Bad Blood in the Boardroom

Antecedents and Outcomes of Conflict in Family Firms

Authored by: Andrew C. Loignon , Franz W. Kellermanns , Kimberly A. Eddleston , Roland E. Kidwell

The Routledge Companion to Family Business

Print publication date:  September  2016
Online publication date:  September  2016

Print ISBN: 9781138919112
eBook ISBN: 9781315688053
Adobe ISBN: 9781317419990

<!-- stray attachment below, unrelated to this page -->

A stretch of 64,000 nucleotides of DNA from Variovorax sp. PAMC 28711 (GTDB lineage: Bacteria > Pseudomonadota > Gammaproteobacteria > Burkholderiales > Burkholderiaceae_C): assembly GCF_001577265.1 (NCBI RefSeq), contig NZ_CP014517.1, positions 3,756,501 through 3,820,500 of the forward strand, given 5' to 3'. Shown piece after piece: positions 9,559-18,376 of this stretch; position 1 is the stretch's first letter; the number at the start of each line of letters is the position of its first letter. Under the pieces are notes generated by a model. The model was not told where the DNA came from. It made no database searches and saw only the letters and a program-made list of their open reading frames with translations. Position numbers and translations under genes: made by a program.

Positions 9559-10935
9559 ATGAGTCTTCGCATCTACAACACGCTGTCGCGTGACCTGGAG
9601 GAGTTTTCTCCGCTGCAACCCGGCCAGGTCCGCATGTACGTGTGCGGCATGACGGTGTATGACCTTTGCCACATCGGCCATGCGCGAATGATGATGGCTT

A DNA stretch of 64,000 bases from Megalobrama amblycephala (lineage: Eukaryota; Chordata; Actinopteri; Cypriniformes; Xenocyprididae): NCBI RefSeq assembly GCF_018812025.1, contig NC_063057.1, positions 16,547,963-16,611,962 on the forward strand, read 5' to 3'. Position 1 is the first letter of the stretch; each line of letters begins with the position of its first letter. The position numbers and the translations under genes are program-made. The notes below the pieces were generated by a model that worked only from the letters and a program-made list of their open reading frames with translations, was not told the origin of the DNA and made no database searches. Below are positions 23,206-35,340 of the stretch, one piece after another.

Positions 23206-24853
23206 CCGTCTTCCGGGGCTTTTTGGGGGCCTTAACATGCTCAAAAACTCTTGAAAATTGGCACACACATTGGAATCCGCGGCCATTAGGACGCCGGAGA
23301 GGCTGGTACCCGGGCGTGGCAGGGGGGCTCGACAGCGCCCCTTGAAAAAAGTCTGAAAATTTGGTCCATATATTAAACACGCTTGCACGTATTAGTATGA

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Despite the potential benefits afforded to family firms based on close family relationships (Habbershon & Williams, 1999), strife within the dominant coalition of family members can limit the effectiveness of these organizations (Lansberg, 1983). An example of the deleterious effects of conflict within family firms recently unfolded at Market Basket, a chain of U.S.-based grocery stores. A long-simmering power struggle between two family factions erupted when the company’s CEO, Arthur T. Demoulas, was forced out by his cousin over making questionable investments and reducing dividends to shareholders (British Broadcasting Corporation, 2014). The conflict eventually spilled out of the boardroom and into the workforce when employees went on strike in support of their ousted boss (Pathe, 2014). Although a settlement was eventually reached (British Broadcasting Corporation, 2014), the strike cost the company more than $10 million each day and jeopardized its standing with its loyal customer base (Pathe, 2014).

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